Kde-neon autoconnect

Hi.
I’m building a snap based on the kde content snap.
Can it or the soon to arrive kde-neon extension be set to auto-connect?
It’s a bit complex to ask users to install and connect the content snap.
Thanks

Autoconnection is granted on a per-snap basis so you need to ask permission for the client app specifically …

Thanks for the reply
Is the gnome content snap not automatically connected by default?
If I add the gnome content plug (or the new gnome extension) it automatically gets downloaded and connected.
Should it not be the same for the kde content snap?

hmm, perhaps something has changed, but i think even the gnome content snaps auto-conncet because the apps have been set up for this … i added this post to the store category so it shows up in the right queue and the store team can comment…

Thanks.
Reading this I thought that the idea was that the gnome content snap autoconnected because it was considered safe.
So if I use it in a snap I don’t have to ask for an auto connect.
I have a snap that’s not yet in the store, and if I install locally it auto installs and auto connects the gnome interface.

IIUC, what was done for gnome content snap is a global snap-declaration allowing any snap to use default-provider: gnome-3-28-1804 in the plug and that would automatically install the gnome-3-28-1804 snap if one published a snap with that default-provider spec.

I think what’s being requested here is the same thing for the KDE libraries content snap.

Making the extension include this default-provider AIUI would be dependent on granting the default-provider auto connection.

Yes, that’s what I meant.
I had no idea that’s how it worked, but that’s the sense of it…
I was wondering if the default-provider was intended to have the same use in all the extensions.
Or at lease the “base” ones, like gnome, kde, …
Thanks

I moved this to the #store-requests category in that case

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While this is true, as @ijohnson points out, the publisher of the content providing snap can also request a global connection. The publisher can follow the process as described here: Process for aliases, auto-connections and tracks (perhaps reading the thread starting here for additional context).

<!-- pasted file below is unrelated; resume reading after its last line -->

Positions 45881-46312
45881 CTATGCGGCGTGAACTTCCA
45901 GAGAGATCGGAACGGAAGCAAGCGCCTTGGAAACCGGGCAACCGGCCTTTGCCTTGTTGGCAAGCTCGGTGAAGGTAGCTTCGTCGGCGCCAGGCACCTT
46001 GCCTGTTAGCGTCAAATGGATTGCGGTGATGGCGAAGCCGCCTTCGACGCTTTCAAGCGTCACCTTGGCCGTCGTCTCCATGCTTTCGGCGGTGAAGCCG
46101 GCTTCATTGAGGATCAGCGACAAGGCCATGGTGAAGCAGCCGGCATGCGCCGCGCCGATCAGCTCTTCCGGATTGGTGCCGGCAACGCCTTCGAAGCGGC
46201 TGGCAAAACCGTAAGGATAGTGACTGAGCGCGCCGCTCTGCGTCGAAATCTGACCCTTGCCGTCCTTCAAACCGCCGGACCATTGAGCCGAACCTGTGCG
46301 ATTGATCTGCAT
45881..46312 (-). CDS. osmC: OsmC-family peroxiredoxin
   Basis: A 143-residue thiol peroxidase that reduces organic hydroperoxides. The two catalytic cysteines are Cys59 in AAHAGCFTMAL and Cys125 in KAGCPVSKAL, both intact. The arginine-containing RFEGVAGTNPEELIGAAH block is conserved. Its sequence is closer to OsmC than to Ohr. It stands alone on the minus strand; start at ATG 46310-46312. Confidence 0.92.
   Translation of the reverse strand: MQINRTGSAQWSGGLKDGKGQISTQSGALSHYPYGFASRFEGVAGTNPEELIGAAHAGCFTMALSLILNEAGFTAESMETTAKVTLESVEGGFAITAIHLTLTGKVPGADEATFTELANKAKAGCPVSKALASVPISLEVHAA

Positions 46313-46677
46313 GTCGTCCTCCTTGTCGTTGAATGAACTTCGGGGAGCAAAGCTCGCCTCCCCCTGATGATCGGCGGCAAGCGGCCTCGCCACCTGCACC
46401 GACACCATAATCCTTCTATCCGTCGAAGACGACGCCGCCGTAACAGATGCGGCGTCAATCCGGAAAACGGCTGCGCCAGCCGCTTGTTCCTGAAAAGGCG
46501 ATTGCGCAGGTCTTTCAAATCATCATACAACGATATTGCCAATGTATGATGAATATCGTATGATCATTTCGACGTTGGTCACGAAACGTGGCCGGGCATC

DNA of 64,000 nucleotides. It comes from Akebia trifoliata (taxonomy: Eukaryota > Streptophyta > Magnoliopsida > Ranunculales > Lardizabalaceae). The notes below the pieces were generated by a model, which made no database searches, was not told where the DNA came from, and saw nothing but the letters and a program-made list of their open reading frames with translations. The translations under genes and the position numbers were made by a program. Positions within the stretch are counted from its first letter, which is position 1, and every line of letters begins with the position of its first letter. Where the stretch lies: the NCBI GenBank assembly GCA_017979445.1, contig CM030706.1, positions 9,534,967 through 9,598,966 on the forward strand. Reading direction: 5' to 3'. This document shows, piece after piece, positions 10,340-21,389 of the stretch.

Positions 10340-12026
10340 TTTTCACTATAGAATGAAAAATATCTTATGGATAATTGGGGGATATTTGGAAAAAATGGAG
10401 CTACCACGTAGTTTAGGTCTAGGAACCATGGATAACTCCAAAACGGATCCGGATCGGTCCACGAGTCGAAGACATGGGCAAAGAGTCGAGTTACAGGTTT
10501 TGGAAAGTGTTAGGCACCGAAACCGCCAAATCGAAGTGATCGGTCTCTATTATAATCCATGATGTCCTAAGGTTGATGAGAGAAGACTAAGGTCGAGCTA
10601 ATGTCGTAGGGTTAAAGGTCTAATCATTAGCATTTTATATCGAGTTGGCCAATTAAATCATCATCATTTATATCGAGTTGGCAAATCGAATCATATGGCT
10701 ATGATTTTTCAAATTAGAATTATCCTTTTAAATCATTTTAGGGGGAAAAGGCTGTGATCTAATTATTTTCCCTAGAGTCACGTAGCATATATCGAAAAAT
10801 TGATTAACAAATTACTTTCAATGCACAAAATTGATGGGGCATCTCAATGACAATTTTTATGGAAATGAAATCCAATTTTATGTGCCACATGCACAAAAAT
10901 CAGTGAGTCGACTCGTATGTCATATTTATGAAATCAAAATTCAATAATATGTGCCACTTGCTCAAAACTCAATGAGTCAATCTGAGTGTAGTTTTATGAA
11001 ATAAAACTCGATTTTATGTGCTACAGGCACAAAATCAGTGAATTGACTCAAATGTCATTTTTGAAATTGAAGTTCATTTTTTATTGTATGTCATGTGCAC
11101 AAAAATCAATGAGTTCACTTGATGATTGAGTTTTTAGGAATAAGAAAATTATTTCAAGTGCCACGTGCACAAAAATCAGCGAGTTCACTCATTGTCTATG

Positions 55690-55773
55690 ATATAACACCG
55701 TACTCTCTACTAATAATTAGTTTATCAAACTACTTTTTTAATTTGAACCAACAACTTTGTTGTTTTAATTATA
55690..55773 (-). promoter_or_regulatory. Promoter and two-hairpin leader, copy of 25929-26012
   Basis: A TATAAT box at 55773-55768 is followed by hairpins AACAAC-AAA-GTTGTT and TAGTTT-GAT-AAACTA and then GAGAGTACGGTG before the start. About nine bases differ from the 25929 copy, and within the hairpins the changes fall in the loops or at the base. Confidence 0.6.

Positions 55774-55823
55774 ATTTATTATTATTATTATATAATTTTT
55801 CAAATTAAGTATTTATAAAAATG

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@sitter

Can you request auto-connection for the kde-frameworks-5-core18 content snap so that apps using the upcoming neon extension work out of the box?

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This seems to be stalled, doesn’t it?

What’s the main reason for content snaps to not autoconnect anyway, at least for read-only paths? I presume it’s the vetting of the publisher and ensuring that good practices are employed. The risk is rather small if both parties (consumer & producer) explicitly declare their intent, I think. Nothing prevents me from shipping any libraries, runtimes etc. myself anyway.

Yes. I think the next step is for the kde-neon devs to request auto-connection for their kde-frameworks snap, just like the Ubuntu devs did for the gnome-3-28-1804 snap. I contacted the KDE-neon devs yesterday to ask them to do this. Last I heard they would discuss this internally but they seemed open to the idea.

Correct, that is the current system; consumers declare their intent by using the plug in their snap and setting the default provider. Producers declare their intent by requesting a global auto-connection.

The key thing to keep in mind is that interfaces are essentially contracts between the provider (slot) and the consumer (plug). We allow the content interface to be auto-connected when the provider and the consumer snaps both come from the same publisher since the publisher can ensure that changes in the provider don’t break the consumer(s) or can change the consumer(s) as needed for changes in the provider.

When the provider and the consumer come from different publishers, this is not possible and there are no technical guarantees in snapd to ensure that the provider won’t break consumers, but we want the ecosystem to flourish and be reliable. We therefore have store processes for auto-connecting content interfaces across publishers (including global auto-connection) which, among other things, requires that the providing snap’s publisher agrees to not intentionally break consumers (eg, by removing APIs, file, changing ABI, etc). Put simply, the limitation is in place to help protect consuming snaps from breaking due to changes in the provider.

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